Monday, July 03, 2006

Lost Themes of Mission - Shalom...

It is sad that we as a Church have allowed the concept of shalom to remain a carved olive wood curio bought back by Holy Land travelers to sit on our desks, hang on our walls!

David Bosch (1993) points out that:
"The mission of the church, then, has all the dimensions and scope of Jesus' own ministry and may never be reduced to church planting and the saving of souls. It consists in proclaiming and teaching, but also in healing and liberating, in compassion for the poor and the downtrodden. The mission of the church, as the mission of Jesus, involves being sent into the world - to love, to serve, to preach, to teach, to heal, to save, to free."
Contentious or a true picture of holistic mission? I'm wondering if the depth of our understanding of shalom holds the key.

Pernell quite some way back pointed out Dan Sheffield and his post describing shalom - here it was a useful and comforting reminder to me how central the concept of shalom was to Jesus and his motive and message of mission.

Jim Punton seems to make sense to me. I've a couple of his papers linked under 'mission' and I've just finished reading his paper "The Community of Shalom: God's Radical Alternative" (here). It is a thorough exegesis of God's purpose in Jesus and his missional heartbeat of shalom.

Punton points out
"Another concept as large as shalom is soteria which means 'liberation into wholeness', 'salvation'. It has a 'from', a 'to' and a 'for'. Rescue, liberation, emancipation deliverance from a non-shalom situation - into shalom, experienced variously as new life, wholeness, freedom, health, well-being..."
He sees shalom as a central driving force, a useful way to consider the Christian community's responsibility for social engagement, a way to reflect and to share in Christ's mission. He asks some difficult questions of the church.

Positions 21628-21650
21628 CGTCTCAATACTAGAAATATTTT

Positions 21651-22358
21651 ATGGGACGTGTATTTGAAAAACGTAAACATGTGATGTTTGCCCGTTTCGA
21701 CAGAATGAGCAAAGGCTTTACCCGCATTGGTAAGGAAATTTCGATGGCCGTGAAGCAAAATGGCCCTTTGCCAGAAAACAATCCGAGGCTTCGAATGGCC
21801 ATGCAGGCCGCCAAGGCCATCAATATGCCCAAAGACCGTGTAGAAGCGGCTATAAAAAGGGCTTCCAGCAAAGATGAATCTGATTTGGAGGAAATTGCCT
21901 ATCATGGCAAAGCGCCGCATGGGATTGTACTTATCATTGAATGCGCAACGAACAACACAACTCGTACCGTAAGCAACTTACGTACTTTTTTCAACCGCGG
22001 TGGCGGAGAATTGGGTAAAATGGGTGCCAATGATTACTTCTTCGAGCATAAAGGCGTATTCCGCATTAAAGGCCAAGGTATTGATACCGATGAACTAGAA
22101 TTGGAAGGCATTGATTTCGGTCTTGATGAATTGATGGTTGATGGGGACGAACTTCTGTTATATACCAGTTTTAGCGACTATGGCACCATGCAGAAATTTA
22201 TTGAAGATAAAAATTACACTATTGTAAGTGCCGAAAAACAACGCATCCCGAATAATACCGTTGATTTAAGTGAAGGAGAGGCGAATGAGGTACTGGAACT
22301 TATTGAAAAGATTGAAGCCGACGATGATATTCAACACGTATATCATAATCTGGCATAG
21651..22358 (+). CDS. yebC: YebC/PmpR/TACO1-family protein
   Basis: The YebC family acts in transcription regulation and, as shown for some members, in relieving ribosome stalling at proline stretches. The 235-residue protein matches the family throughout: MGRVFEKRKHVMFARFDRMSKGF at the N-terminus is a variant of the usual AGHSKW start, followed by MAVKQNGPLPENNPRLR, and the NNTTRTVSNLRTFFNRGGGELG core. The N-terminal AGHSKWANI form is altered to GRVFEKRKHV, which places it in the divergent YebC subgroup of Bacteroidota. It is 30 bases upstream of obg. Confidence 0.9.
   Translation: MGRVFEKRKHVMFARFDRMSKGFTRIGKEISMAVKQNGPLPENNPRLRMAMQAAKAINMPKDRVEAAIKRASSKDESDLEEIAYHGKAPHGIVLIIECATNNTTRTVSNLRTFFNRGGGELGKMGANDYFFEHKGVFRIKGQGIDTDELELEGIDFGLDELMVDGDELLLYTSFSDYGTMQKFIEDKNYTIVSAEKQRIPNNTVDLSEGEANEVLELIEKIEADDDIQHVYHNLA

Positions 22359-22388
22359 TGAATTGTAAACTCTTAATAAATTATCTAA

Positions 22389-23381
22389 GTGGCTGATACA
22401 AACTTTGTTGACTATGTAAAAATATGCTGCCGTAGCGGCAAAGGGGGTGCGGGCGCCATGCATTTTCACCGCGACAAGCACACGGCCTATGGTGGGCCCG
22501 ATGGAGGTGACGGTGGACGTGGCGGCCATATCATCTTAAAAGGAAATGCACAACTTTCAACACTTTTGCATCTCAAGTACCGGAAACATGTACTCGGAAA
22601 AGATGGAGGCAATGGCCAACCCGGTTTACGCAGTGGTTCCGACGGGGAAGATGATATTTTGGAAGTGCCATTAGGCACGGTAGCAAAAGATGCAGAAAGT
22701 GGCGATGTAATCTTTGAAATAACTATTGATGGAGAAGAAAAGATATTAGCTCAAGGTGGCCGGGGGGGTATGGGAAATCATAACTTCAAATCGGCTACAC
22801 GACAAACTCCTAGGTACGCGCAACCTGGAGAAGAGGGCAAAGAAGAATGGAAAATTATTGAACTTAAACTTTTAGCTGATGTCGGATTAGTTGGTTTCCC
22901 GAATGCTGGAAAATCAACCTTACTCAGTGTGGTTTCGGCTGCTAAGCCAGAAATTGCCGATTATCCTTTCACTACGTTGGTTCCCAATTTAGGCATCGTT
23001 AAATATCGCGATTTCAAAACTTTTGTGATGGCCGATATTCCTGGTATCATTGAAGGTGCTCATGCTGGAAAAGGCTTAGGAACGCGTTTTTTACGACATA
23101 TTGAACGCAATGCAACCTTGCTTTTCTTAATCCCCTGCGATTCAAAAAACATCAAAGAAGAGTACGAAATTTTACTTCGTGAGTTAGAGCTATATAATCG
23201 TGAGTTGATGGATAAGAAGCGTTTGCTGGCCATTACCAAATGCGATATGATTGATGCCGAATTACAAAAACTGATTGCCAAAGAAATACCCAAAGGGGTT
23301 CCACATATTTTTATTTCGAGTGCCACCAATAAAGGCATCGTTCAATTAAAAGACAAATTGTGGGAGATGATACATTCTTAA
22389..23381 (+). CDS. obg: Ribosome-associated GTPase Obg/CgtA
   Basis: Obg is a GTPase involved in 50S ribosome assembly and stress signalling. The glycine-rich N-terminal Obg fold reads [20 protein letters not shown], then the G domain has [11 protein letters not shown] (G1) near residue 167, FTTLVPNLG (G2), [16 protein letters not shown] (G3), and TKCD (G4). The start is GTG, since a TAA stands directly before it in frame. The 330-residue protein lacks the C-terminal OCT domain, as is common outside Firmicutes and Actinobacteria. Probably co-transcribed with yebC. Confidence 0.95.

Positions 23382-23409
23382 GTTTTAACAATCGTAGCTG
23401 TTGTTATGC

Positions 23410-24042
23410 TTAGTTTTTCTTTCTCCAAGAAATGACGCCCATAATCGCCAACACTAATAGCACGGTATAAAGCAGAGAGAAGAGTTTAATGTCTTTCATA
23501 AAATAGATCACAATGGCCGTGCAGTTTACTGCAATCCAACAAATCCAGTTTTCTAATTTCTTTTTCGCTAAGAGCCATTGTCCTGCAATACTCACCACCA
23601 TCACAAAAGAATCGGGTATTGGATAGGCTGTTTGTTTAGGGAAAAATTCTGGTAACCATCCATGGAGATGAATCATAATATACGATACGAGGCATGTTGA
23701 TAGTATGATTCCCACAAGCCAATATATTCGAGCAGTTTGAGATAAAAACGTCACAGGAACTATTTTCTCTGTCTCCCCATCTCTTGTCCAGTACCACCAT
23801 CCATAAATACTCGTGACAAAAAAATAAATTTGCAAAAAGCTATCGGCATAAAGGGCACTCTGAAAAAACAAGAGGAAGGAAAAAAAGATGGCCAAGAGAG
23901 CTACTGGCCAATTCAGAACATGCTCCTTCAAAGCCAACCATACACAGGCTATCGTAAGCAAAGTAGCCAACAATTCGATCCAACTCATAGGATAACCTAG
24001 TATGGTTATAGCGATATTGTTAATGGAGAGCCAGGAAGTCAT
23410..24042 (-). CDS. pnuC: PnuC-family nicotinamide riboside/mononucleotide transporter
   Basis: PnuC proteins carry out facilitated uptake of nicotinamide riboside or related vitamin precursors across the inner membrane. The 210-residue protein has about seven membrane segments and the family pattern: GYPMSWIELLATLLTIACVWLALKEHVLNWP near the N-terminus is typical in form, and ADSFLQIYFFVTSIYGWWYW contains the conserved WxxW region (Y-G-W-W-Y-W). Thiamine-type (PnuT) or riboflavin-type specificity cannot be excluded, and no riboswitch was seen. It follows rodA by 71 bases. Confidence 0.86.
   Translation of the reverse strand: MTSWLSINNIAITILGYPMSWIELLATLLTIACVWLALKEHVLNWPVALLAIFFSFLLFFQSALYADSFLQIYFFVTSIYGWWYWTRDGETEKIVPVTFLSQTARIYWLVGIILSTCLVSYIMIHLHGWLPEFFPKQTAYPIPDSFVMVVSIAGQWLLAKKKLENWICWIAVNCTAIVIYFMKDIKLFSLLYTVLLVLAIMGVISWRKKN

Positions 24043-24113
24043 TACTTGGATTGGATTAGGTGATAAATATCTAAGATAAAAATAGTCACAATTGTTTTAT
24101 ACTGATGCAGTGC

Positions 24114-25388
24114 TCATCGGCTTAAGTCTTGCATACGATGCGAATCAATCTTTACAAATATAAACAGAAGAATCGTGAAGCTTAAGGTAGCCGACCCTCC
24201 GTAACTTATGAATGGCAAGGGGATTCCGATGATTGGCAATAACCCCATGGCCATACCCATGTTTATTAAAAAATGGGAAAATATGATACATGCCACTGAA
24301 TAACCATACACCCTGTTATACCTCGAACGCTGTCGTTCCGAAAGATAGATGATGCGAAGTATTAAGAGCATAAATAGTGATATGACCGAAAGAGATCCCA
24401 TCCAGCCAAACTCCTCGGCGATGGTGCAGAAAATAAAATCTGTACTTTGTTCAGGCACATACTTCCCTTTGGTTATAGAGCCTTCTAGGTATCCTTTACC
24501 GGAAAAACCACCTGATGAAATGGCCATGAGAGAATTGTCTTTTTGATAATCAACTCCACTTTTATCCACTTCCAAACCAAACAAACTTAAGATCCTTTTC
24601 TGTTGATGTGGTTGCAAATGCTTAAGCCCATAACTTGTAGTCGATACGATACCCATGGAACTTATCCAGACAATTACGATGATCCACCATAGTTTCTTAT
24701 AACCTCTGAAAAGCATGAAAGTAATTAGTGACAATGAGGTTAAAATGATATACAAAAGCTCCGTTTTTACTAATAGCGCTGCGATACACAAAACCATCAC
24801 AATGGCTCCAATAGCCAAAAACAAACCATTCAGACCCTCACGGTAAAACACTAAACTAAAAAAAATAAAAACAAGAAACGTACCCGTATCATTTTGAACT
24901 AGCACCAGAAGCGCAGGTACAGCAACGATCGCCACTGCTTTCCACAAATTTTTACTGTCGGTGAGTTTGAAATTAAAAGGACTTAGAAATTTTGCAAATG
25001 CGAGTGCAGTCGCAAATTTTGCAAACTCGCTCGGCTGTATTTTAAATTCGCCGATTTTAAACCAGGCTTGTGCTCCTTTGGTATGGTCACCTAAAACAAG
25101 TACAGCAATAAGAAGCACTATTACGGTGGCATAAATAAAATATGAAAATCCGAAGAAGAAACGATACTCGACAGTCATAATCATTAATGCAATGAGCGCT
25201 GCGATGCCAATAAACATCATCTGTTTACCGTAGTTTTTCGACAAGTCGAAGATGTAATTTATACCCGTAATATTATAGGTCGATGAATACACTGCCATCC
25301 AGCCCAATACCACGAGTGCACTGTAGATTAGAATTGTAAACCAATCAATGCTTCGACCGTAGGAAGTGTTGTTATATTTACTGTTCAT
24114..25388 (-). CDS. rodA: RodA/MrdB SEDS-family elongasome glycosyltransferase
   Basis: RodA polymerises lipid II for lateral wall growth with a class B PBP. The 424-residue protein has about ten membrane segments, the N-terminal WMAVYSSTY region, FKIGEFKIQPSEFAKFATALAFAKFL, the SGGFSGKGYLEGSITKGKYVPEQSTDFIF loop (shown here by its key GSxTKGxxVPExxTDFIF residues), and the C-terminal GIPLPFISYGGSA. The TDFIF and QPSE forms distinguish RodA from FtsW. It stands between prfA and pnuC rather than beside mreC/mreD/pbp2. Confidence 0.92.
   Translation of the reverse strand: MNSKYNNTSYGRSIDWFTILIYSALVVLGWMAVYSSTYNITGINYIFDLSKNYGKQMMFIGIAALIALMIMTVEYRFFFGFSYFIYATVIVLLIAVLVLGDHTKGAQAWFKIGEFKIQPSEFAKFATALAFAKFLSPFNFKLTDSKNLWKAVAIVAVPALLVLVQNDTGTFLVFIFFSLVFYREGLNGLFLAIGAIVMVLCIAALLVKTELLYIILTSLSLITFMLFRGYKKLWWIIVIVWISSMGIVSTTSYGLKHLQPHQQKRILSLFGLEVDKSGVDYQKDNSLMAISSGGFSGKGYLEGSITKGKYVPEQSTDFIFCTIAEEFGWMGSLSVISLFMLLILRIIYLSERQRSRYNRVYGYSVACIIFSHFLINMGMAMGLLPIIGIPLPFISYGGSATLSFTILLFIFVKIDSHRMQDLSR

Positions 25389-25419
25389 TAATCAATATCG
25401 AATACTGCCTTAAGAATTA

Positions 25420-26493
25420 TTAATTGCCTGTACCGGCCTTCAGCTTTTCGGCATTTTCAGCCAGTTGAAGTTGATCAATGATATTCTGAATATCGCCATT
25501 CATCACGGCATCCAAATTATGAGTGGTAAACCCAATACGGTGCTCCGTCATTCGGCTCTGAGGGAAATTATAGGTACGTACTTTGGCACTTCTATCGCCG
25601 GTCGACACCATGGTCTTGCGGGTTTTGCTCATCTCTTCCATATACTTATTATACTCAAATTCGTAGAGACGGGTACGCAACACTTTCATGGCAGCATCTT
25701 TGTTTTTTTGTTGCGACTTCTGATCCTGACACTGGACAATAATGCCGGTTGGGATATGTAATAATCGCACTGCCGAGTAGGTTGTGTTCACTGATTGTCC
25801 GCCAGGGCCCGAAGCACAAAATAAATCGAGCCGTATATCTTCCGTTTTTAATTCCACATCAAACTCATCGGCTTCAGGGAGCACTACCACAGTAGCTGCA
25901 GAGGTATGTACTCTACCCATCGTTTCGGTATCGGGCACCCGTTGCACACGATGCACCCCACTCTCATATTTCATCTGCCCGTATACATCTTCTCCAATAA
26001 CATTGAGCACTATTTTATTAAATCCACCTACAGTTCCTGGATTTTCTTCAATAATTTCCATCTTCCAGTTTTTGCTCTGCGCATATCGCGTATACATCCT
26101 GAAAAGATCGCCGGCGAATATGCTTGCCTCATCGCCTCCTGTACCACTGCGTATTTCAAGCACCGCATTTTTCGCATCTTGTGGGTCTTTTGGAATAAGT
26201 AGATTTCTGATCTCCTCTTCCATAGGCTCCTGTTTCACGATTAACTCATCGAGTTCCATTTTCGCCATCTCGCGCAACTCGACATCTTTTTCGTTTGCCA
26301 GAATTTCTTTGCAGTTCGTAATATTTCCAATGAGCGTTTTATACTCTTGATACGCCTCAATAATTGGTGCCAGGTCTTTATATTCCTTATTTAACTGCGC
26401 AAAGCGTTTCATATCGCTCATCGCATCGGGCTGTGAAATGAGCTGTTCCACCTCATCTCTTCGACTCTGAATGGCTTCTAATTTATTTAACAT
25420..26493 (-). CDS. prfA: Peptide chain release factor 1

"God is dishonoured by the reasons for the plight of the needy, the oppressed and the outcast. With such as these, the hungry, the naked, the captives, Jesus entered into solidarity. Can we do less? Can we ignore our responsibility to incarnate the heart, mind, love, touch and word of Christ?"
It is sad that we as a Church have allowed the concept of shalom to remain in the flower power '60's lexicon. It is sad that we as a Church have allowed the concept of shalom to remain a cosy, oozey nice feelings about each other concept. It is sad that we as a Church have allowed the concept of shalom to remain a carved olive wood curio bought back by Holy Land travelers to sit on our desks, hang on our walls! What is really sad is when we work so hard at ignoring the concept, worried that the concept might in some insidious way be obscuring our true 'church' work, working up our apologetics to turn a blind eye to its centrality. Sad above all we ignore our responsibility and that in all our efforts we dishonour God.

It seems more and more people are understanding mission through the lens of shalom but equally by and large shalom is missing from the bulk of understanding of mission and remains a lost theme of mission.

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Lost Themes of Mission - Holiness...
Lost Themes of Mission - Righteousness...
Lost Themes of Mission - Agape...
Lost Themes of Mission - Jubilee...
Lost Themes of Mission - Salvation...

1 comment:

Yvonne said...

'The vision of wholeness, which is the supreme will of the biblical God, is the outgrowth of a covenant of SHALOM (Ez. 34:25), in which persons are bound not only to God, but to one another in a caring, sharing, rejoicing community with none to make them afraid.... In its most inclusive dimension it is a vision encompassing all reality, expressed in the mystery and majesty of creation images...'
Impressed and overwhelmed by these words from Walter Brueggemann (Living toward a Vision)